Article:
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Publication numberUS6583493 B1
Publication typeGrant
Application numberUS 09/488,193
Publication dateJun 24, 2003
Filing dateJan 20, 2000
Priority dateJan 20, 2000
Fee statusPaid
Publication number09488193, 488193, US 6583493 B1, US 6583493B1, US-B1-6583493, US6583493 B1, US6583493B1
InventorsMunir Shoga
Original AssigneeThe Boeing Company
Export CitationBiBTeX, EndNote, RefMan
External Links: USPTO, USPTO Assignment, Espacenet
Single event upset hardening technique for bipolar devices
US 6583493 B1
Abstract
A bipolar device hardened against single event upset includes a voltage source, a substrate, and a surface contact. The substrate includes a first collector region, a first base region and a first emitter region. The first collector region has a first collector voltage and a first voltage threshold. The first voltage threshold is the voltage at which a bipolar device connected to the first collector or first emitter becomes upset. When the first collector voltage drops below the first voltage threshold, the attached bipolar device becomes upset. The first base region is adjacent to the first collector region and the first emitter region is adjacent to the first base region. The surface contact is disposed on the substrate and is coupled to a voltage bias generated by the voltage source. The voltage bias is greater then the first voltage threshold so that the first collector voltage is prevented from dropping below the first voltage threshold due to energetic particle induced charge.
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Claims(10)
Clearly, numerous and other arrangements would be evident to those skilled in the art without departing from the scope of the invention as defined by the following claims:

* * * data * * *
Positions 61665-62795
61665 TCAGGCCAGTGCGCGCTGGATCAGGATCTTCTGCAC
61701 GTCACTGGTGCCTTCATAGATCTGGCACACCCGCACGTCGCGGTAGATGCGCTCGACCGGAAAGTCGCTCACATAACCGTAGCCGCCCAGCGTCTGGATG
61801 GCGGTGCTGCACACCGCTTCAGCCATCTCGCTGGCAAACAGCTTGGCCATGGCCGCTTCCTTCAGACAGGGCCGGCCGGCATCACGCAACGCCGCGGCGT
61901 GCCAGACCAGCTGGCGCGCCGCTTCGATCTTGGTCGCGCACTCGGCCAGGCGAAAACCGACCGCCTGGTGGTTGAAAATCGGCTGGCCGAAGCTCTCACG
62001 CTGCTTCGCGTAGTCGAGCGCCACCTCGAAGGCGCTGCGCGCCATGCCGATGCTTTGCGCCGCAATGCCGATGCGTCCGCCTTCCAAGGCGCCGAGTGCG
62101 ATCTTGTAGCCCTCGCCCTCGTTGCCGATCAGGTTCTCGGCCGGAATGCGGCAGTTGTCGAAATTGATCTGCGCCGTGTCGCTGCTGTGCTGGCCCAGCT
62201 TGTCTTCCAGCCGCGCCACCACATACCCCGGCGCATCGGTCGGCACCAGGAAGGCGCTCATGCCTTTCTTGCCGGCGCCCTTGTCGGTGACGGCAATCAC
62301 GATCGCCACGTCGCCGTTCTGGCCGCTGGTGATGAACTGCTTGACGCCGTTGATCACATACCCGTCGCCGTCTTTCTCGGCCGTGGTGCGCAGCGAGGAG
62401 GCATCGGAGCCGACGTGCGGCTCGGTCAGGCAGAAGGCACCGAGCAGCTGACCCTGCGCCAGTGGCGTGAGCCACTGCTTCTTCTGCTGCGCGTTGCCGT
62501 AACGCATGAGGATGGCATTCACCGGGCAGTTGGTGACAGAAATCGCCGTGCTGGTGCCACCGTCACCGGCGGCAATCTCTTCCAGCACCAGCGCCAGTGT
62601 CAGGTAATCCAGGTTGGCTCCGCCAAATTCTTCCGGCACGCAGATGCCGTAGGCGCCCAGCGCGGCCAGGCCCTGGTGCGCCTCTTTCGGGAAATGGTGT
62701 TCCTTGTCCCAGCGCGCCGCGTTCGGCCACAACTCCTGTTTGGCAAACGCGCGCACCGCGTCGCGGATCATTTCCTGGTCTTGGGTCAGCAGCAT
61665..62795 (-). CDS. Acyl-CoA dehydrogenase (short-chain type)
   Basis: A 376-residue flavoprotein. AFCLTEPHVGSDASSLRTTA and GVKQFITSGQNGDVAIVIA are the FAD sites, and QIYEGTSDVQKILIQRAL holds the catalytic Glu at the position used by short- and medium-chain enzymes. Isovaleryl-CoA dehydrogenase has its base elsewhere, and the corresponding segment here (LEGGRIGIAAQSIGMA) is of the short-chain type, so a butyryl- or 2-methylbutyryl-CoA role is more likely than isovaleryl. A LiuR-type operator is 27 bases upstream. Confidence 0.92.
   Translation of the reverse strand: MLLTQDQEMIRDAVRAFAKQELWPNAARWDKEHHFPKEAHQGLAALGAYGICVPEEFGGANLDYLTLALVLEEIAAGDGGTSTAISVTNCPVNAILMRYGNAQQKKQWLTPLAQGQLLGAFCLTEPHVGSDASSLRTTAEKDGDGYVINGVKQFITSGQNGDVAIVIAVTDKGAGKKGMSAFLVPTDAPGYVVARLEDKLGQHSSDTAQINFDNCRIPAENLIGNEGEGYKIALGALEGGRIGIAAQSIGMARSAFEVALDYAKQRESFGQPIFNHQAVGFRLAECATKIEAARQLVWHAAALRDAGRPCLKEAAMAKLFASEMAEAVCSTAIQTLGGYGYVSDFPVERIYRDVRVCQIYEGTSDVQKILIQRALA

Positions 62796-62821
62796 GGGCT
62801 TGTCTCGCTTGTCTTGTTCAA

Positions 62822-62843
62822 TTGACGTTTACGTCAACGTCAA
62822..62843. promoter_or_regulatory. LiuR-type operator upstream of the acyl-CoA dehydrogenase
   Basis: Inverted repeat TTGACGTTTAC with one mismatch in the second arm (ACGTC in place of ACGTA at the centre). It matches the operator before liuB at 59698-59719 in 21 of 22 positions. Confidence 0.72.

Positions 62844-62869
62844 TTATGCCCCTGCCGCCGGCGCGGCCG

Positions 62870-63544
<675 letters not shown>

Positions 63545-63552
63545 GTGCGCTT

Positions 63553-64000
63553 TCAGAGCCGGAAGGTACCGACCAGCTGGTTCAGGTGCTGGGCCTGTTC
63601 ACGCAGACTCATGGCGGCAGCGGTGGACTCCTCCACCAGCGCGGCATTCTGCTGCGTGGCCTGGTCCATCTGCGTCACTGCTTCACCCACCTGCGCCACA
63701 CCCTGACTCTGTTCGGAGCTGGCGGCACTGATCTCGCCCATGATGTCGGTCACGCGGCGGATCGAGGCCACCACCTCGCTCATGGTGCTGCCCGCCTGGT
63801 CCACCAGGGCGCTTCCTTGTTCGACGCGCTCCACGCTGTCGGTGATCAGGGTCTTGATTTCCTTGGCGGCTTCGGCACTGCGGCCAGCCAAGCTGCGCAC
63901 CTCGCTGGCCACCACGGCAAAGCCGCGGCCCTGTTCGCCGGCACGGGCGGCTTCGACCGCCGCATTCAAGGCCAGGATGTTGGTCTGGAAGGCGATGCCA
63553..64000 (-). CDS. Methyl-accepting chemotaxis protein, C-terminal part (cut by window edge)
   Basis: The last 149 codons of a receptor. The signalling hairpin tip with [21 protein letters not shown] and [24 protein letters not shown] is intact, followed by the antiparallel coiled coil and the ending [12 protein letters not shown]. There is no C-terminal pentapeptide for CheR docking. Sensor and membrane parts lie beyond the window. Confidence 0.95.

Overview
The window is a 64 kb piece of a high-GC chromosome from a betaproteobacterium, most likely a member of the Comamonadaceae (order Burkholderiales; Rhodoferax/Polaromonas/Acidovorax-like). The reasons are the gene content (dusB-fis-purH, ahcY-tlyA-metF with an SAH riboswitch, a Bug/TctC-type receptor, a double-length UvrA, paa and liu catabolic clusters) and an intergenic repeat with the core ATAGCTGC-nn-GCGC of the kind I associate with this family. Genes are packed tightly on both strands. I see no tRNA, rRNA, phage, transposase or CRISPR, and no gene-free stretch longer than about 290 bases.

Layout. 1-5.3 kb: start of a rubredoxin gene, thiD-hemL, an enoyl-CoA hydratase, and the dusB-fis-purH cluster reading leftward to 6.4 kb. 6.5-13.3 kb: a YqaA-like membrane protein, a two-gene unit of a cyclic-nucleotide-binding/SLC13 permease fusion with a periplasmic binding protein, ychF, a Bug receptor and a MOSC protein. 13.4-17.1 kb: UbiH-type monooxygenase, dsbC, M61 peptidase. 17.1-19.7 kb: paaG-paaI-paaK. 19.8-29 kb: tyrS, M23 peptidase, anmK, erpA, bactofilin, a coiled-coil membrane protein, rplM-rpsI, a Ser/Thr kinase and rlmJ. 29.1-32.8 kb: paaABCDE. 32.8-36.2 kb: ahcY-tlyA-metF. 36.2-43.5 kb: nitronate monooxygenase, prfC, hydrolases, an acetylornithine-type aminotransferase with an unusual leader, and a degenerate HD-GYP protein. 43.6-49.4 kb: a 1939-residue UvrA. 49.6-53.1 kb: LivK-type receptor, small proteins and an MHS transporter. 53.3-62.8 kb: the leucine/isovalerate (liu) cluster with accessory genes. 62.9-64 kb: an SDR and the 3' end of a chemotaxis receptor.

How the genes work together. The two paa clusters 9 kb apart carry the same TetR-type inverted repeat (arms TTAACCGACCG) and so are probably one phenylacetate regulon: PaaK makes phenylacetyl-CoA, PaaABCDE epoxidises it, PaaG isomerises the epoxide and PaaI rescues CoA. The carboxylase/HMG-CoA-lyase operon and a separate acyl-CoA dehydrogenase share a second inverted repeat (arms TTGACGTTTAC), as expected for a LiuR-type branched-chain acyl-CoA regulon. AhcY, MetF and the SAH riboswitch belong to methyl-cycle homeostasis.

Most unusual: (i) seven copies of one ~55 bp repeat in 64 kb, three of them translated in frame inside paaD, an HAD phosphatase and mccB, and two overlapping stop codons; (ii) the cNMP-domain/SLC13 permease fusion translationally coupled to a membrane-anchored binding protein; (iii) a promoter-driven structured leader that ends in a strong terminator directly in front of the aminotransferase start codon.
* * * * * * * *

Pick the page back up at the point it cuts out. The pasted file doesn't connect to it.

1. A bipolar device hardened against single event upset having a voltage source, said bipolar device comprising:
a substrate having a first collector region formed therein, said first collector region having a first collector voltage and a first voltage threshold, whereby when said first collector voltage drops below said first voltage threshold an attached bipolar device becomes upset, said substrate having a first base region formed therein and adjacent to said first collector region, said substrate having a first emitter region formed therein and adjacent to said first base region; and
a surface contact disposed on said substrate, said surface contact coupled to a voltage bias generated by said voltage source, said voltage bias being greater then said first voltage threshold, whereby said first collector voltage is prevented from dropping below said first voltage threshold due to energetic particle induced charge.
2. The bipolar device hardened against single event upset as recited in claim 1, wherein said substrate includes a surface substrate tie disposed under said surface contact.
3. The bipolar device hardened against single event upset as recited in claim 1, wherein said first base region includes an epitaxial region disposed between said first collector region and said first emitter region.
4. The bipolar device hardened against single event upset as recited in claim 3, wherein said epitaxial region is formed from a heterojunction material.
5. The bipolar device hardened against single event upset as recited in claim 4, wherein said epitaxial region is Germanium.
6. The bipolar device hardened against single event upset as recited in claim 1, wherein said bipolar device is a heterojunction bipolar transistor.
7. The bipolar device hardened against single event upset as recited in claim 1, wherein said voltage bias does not forward bias said bipolar device.